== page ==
Eurasia Group | Eight years on, Arab Spring a distant memory in Egypt

Eight years on, Arab Spring a distant memory in Egypt

25 January 2019
main Demonstrators celebrate atop an army tank in Tahrir square during protests in Cairo January 29, 2011. Egyptian President Hosni Mubarak refused on Saturday to bow to demands that he resign after ordering troops and tanks into cities in an attempt to quell an explosion of street protests against his 30-year rule. REUTERS/Yannis Behrakis
On 25 January 2011, mass protests erupted in Cairo's Tahrir Square, leading to the ouster of president Hosni Mubarak after 30-years of iron-fisted rule. It was a pivotal moment in the region's Arab Spring, pro-democracy movement. Eurasia Group experts Mylene Tisserant and Sarah Alshaalan take stock of the situation in the country eight years later.
What is the legacy of the Arab Spring?
With the chant, “bread, dignity, freedom,” thousands of Egyptian protesters succeeded in overthrowing Mubarak's authoritarian regime after 18 days of demonstrations. But despite their cries for change, people could not agree on what type of political and economic changes they wanted. The Islamist Mohamed Morsi rose to power, and great turmoil followed, paving the way for the emergence of a new strongman leader—Abdelfattah el Sisi. To consolidate his position, the former general has ably exploited fears of instability by constantly referring to the threat posed by jihadism and chaos in Libya, Syria, and Yemen. Egypt today is no closer to freedom and democracy than it was eight years ago. The economic picture might look a little brighter, as the regime has implemented much-needed reforms, but these have been accompanied by a tighter grip on power. Sisi's government has institutionalized a new authoritarian doctrine.

There was a strange recent episode in which Sisi tried to walk back comments made in a US television interview. How strong is Sisi's position today?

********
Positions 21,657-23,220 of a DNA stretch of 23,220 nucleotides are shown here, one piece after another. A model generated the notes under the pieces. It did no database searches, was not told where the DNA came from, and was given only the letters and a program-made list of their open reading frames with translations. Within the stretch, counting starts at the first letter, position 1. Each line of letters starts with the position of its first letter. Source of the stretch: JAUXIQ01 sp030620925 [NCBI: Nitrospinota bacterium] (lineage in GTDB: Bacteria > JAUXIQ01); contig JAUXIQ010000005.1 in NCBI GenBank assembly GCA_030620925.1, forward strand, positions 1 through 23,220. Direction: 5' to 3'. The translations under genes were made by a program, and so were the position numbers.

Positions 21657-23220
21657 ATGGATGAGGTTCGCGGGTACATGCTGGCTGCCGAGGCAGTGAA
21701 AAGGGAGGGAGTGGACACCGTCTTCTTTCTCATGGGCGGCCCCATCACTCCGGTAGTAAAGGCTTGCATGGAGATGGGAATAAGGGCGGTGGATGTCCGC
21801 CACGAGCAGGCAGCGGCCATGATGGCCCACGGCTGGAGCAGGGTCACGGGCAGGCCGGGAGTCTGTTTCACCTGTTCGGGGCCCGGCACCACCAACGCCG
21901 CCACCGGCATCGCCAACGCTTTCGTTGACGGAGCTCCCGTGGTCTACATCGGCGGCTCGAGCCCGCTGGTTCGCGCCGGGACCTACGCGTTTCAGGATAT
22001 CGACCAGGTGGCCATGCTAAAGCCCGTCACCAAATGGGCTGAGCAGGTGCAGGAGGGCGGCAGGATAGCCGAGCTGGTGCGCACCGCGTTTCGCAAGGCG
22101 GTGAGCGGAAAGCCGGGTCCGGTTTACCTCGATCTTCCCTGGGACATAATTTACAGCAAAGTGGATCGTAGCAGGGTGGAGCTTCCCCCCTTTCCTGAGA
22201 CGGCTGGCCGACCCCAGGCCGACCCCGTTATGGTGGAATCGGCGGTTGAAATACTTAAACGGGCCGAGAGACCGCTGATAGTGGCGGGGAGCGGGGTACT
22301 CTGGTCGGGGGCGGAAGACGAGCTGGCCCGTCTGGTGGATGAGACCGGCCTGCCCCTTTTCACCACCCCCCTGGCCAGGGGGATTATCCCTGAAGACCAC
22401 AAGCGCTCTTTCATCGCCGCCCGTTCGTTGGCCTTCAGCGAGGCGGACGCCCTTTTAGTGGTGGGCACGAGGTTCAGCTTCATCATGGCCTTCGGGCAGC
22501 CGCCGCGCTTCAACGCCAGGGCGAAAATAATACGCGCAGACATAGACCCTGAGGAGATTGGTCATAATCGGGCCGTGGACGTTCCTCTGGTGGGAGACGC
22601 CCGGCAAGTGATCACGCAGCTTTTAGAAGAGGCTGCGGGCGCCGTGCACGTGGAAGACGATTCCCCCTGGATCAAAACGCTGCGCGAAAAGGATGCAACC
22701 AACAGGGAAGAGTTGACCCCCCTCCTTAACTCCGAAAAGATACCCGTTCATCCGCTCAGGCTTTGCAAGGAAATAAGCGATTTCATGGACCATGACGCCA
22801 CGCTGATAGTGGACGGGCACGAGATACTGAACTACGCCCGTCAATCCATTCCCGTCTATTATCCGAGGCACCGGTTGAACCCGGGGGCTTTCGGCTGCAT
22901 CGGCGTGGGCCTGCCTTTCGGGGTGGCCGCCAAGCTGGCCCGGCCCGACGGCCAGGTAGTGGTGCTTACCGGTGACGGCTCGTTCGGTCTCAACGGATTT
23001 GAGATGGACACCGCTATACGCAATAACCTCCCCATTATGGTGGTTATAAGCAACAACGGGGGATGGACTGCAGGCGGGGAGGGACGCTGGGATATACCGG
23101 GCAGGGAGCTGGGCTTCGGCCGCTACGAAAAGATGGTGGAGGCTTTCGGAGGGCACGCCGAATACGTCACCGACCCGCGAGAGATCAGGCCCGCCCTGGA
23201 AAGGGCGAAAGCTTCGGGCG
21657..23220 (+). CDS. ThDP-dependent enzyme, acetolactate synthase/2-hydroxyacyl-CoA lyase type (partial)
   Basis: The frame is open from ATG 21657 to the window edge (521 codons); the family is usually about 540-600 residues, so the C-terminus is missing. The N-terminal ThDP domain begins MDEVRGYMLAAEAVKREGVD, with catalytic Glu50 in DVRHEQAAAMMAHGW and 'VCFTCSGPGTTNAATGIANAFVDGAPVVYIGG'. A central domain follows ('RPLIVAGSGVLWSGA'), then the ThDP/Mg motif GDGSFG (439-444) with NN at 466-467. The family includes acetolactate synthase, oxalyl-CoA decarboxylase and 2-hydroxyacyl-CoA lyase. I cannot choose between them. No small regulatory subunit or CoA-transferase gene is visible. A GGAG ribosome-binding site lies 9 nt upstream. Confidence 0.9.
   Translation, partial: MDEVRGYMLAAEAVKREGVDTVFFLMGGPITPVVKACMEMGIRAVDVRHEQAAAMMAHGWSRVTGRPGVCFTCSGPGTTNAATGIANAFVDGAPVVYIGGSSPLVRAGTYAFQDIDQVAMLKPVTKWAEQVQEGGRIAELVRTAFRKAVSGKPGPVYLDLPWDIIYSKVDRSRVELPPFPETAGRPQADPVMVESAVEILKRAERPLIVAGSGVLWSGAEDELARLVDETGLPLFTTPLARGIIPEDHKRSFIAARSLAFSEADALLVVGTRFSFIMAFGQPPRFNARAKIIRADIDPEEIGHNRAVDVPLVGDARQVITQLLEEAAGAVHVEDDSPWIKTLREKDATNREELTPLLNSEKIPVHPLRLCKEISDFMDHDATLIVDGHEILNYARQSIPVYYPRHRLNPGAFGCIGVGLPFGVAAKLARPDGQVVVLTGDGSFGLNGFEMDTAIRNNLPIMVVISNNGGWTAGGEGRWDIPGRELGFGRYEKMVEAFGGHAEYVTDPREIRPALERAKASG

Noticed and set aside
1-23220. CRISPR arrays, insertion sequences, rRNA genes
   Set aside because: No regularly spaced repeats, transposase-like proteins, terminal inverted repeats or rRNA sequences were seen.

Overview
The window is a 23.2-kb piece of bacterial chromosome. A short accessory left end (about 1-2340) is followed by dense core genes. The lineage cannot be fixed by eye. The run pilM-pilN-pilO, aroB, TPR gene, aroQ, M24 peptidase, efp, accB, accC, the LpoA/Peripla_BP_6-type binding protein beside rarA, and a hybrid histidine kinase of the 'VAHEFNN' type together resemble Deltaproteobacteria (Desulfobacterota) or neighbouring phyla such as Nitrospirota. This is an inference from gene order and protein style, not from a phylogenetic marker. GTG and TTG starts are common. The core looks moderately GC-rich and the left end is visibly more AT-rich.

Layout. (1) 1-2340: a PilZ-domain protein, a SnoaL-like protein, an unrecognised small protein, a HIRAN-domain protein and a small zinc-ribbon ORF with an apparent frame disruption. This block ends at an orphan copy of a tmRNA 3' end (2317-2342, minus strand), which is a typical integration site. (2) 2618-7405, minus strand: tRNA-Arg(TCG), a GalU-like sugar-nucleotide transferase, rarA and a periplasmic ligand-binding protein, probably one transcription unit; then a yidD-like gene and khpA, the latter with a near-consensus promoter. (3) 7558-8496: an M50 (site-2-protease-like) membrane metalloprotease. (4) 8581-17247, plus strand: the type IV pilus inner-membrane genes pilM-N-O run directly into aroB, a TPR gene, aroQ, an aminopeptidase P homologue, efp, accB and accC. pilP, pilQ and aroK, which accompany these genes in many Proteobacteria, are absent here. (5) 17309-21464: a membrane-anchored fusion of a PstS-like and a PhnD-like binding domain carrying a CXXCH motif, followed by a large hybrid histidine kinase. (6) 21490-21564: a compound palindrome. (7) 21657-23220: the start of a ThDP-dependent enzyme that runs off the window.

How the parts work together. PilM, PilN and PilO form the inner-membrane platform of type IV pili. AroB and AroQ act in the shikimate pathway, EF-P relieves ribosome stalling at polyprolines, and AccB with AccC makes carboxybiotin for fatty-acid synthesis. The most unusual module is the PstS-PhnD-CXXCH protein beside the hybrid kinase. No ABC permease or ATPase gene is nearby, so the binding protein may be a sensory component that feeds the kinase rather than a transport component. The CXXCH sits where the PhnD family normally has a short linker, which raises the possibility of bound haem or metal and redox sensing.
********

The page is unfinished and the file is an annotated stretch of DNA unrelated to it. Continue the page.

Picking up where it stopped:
Sisi tried and failed to block the airing of an interview with 60 Minutes in which he confirmed for the first time military cooperation with Israel to fight the Islamic State in the Sinai Peninsula. The admission could put him in a delicate situation regionally as Egypt is currently acting as a mediator in a process of reconciliation between Fatah and Hamas, and it triggered a firestorm of domestic criticism on social media. Still, Sisi received strong messages of support from some quarters—most importantly, the military. After several waves of appointments and personnel shuffles over the last few years that placed loyalists in key positions, Sisi has limited competition from other figures or power centers. Most recently, his chief of staff Abbas Kamel was appointed to head the powerful General Intelligence Service. Egypt's military is a complex organization, but the vast majority of the leadership and cadres are highly supportive of Sisi and his success in stabilizing the country's economy and politics.

What's the biggest challenge facing the country over the next decade?
Despite the current stability, deep-seated problems remain. The biggest of these is the lack of new job creation, which is partly tied to difficulties in attracting foreign investment given the country's excessive layers of bureaucracy. But the more important factor is the outsized role of military-related enterprises, which discourages private-sector investment, especially from local players but also foreign ones. Other problems include crumbling infrastructure that needs significant upgrades, but investments are unlikely to be forthcoming unless the entire business environment changes. The country's social safety net is vulnerable and government programs are not targeted to effectively reach all low-income individuals and families. Lastly, outside the top layers of the council of ministers, the ministry of finance, and the ministry of investments, government institutions need better-qualified personnel.

What would it take to see another popular uprising in Egypt?
Though under Sisi's rule the country is much more politically stable than it has been in years, Egypt needs to address its economic problems. Over the long term, with a frayed social fabric and large swaths of the population unemployed or working in the informal sector, the status quo appears quite difficult to sustain. Discontent could grow bolder over time and Sisi's political capital will inevitably decrease. Another Tahrir-like uprising calling for change seems unlikely at present: Severe restrictions on political activity and a security-oriented nationalist ideology have largely curtailed dissent. But if authorities fail to deliver greater prosperity for more Egyptians and the repressive conditions continue, then eventually another mass wave of protests will come to life
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